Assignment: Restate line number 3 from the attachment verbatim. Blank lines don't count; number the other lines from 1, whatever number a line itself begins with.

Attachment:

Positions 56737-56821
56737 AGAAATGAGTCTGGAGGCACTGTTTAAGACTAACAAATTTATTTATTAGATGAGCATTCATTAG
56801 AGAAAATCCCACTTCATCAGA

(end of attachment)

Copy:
56801 AGAAAATCCCACTTCATCAGA